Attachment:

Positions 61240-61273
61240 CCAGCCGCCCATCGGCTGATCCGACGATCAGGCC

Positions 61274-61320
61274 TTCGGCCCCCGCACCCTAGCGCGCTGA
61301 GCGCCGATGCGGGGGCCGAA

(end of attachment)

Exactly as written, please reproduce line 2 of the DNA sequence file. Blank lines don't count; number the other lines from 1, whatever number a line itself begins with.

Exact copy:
61240 CCAGCCGCCCATCGGCTGATCCGACGATCAGGCC